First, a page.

The airstrikes let up in the late evening, but rebels nevertheless staged retaliatory attacks against government-held areas in other parts of the country, according to the media arm of the Lebanese militant group Hezbollah, which is fighting alongside the government in Syria.

    Hezbollah military media reported a barrage of rebel rocket fire on the twin Shiite villages of Foua and Kfraya in northern Syria which have remained loyal to the government in the otherwise rebel-dominated Idlib province. The government's side has rallied thousands of Shiite militia fighters from across the Middle East on the grounds of defending the sect in Syria.

    The Britain-based Syrian Observatory for Human Rights monitoring group also reported the attacks. It added that pro-government forces had advanced against rebels in the eastern Ghouta region outside Damascus, in a clear violation of the cease-fire.

    Rebels also accused the government of signing a different version of the agreement to the one they signed in the Turkish capital of Ankara, further complicating the latest diplomatic efforts to bring an end to six years of war.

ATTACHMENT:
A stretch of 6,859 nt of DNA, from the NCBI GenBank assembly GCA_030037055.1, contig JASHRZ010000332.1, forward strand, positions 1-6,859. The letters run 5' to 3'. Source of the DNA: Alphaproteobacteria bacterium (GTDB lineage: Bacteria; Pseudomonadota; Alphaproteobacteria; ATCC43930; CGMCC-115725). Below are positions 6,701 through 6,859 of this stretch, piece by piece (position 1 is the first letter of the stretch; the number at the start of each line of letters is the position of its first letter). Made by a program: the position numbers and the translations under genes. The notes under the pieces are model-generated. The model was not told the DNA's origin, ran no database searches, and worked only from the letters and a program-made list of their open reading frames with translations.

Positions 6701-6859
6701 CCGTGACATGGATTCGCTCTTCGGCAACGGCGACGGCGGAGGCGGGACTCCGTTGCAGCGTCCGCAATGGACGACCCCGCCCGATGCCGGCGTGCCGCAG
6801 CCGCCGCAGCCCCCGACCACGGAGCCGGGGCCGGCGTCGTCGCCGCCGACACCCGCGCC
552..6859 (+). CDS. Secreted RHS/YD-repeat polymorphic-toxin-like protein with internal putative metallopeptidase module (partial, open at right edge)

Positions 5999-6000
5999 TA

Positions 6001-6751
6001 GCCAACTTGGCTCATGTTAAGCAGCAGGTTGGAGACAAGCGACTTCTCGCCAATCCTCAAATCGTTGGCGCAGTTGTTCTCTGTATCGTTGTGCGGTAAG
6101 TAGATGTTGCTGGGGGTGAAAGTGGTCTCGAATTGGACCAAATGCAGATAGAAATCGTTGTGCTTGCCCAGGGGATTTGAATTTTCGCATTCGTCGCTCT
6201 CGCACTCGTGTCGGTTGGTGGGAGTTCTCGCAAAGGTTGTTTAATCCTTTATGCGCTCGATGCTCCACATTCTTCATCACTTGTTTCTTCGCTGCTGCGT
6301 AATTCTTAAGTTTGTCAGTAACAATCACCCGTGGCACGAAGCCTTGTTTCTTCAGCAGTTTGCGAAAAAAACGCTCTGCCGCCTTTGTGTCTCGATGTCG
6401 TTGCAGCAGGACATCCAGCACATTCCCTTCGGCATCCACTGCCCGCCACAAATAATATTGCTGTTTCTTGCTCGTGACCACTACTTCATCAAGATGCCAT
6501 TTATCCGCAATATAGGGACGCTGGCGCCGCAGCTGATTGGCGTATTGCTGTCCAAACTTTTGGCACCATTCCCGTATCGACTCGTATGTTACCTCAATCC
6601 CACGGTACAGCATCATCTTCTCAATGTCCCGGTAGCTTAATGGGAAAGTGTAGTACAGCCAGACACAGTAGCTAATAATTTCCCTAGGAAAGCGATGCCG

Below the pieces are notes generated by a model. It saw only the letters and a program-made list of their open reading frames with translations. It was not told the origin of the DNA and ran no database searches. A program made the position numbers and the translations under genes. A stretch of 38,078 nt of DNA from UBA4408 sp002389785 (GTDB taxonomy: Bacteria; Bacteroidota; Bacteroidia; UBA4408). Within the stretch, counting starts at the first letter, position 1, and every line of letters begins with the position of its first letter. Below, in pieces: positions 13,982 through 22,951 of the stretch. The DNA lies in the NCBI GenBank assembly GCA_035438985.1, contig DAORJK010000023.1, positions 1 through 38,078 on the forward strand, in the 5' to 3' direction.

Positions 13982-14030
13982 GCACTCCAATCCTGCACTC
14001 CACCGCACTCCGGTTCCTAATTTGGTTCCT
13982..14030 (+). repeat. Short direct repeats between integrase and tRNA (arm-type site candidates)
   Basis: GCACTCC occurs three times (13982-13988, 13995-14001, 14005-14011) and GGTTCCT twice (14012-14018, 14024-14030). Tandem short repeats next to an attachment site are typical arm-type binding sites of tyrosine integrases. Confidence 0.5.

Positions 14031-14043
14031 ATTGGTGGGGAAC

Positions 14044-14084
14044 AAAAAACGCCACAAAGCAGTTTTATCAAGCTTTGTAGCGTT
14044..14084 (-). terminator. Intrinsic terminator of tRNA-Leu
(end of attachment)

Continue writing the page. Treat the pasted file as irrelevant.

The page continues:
Nearly 50,000 people died in the conflict in 2016, according to the Britain-based Syrian Observatory for Human Rights, which maintains networks of contacts on all sides of the war. More than 13,000 of them were civilians, according to the Observatory. Various estimates have put the war's overall toll at around 400,000 dead.

    If the truce holds, the government and the opposition will be expected to meet for talks for the first time in nearly a year in the Kazakh capital of Astana in the second half of January. Those talks will be mediated by Russia, Turkey and Iran, though Russia's U.N. Ambassador Vitaly Churkin has said other key players including the United States are welcome to participate.

    Churkin said after Saturday's vote that the Astana talks will be the first face-to-face negotiations between the Syrian government and opposition and he expressed hope that 2017 will see a political settlement of the conflict that has claimed over 250,000 lives.

    Syrian Foreign Minister Walid Moallem and Major General Ali Mamlouk, head of the National Security Bureau, were in Tehran Saturday to discuss developments with their Iranian counterparts, according to Iranian state media. They met with Foreign Minister Mohammad Javad Zarif and Ali Shamkhani, Secretary of Iran's Supreme National Security Council.